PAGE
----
Recently I was stressed out over a change in our normal routine, so much so that I could barely focus or think, and way out of proportion to the situation. My coach pointed out that it was most likely a “trauma response” connected to the overactive nervous system. This connection had never occurred to me. She gave me some helpful ideas for calming down and un-freezing my mind. There are specific physical things you can do that help rewire a damaged brain. It’s very cool. Ask your counselor about it.

Friends are sympathetic and kind, but someone with more training is more helpful with some of this deep-rooted damage.

6. They guide you toward solving your own problems. Despite having gone to counselors and taken a few weekend courses, I haven’t learned this magic trick. Most of us tell people what they ought to know and do. A good counselor asks a few casual questions and suddenly you realize where you went wrong. Duh! It’s so obvious! And you figured it out all by yourself, or that’s what it feels like, which is far more powerful than having someone tell you.

7. They keep your conversations confidential.


If you really want to reduce the need for your church people to go to counselors, here are some things you can do:

1. Schedule times of listening. Offer to sit down with someone and listen for an hour or two. It’s hard to explain what a gift this is. My neighbor, Anita, has at various times told me that she wants to be available for me to “debrief” after big events—funerals, our son’s wedding, and so on. After my dad passed away, I took her up on this offer. She let me talk and made sure she understood. May her tribe increase.

2. Be ok with truth. If you listen to people, you will hear alarming things. The truth might be that a church leader violated a child, your favorite aunt was an abusive mother, a young unmarried couple is pregnant, your loving neighbors’ marriage is horrible, your friend is deeply angry, or your son got a DUI. While you need to be discerning and respect confidentiality, these are not good reasons to slam the door on the truth. The truth is your friend. Don’t be afraid of it. You might need to go to bed with the covers over your head until you get used to the revelation, but believe me, if you go on to play whack-a-mole, trying to suppress any indication that this truth is coming out, you will be frantic, exhausted, and ultimately fruitless.


3. Be ok with emotion. Most of us have learned that it isn’t safe to say how we really feel. As I mentioned earlier, we equate genuine emotion with a lack of faith. So we smile at church and go home and cry. We lie when people ask how we’re doing. We hide and pretend and ultimately need doctors and chiropractors for all those vague aches and pains. We have not learned true lament.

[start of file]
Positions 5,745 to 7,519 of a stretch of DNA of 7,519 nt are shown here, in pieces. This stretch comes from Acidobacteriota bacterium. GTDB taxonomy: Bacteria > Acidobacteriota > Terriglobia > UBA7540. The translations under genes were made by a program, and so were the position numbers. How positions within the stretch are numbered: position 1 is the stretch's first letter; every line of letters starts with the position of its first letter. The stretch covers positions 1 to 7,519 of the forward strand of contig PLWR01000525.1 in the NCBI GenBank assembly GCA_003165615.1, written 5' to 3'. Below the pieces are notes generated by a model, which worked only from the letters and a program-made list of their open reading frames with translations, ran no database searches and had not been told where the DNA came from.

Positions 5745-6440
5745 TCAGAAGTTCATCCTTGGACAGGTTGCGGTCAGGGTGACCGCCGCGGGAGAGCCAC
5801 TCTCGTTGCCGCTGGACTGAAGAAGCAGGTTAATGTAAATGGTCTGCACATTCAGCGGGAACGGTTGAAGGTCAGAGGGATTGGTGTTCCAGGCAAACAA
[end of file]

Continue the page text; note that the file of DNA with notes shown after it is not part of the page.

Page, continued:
How you can help: let people feel what they feel. Seek to understand. Invite the grieving mother over for tea and let her talk about the ravaging pain that won’t go away. Be quiet. Nod. Say, “That sounds horrible. Here’s some more tea.” Let yourself cry with her.


4. Stop the pat answers. Just stop. If you have any Christian decency and common sense, don’t say this stuff:

“Well, it’s all for the good to them that love God.”

“He’s in a better place.”

“You shouldn’t feel that way.”

“You need to forgive.”

“Just think, Mary has it so much worse and she never complains.”

“You’re holding a grudge.”

“I know he abused you, but just look at how much good he did in the church.”

“You need to let it go and quit bringing it up.”

“You’re just bitter.”

“You’re just lazy.”

“I’m sure they meant well.”

“Pray about it.”

“You need to think positive.”

“You need to read your Bible more.”

“Can’t you try harder?”

This is what you should say instead: “That sounds hard. Have some more tea.”

Set a box of tissues at their elbow.

Yes, there’s a place for speaking hard truth to a brother or sister in the church. Exhorting, rebuking, all of that. But you don’t do that when they’ve just lost a loved one or are going through terrible struggle and loss.

If you listen well, you might find and gently expose the root that is producing the sinful blackberry vine. Our pat answers lop off the vine about a foot off the ground, so the problem grows and spreads all over the orchard.

5. Refer people to professionals. If you are listening to someone who is barely functioning, or out of touch with reality, it’s time to refer them to a doctor. If you get involved and listen well, you’ll know when you’re beyond your capacity to help. 

6. Respect confidentiality. If Martha confides in you about her depression, don’t hint at her issues in a prayer request at Bible study. However. If Martha says her husband is molesting the children, tell her that you can’t keep this secret.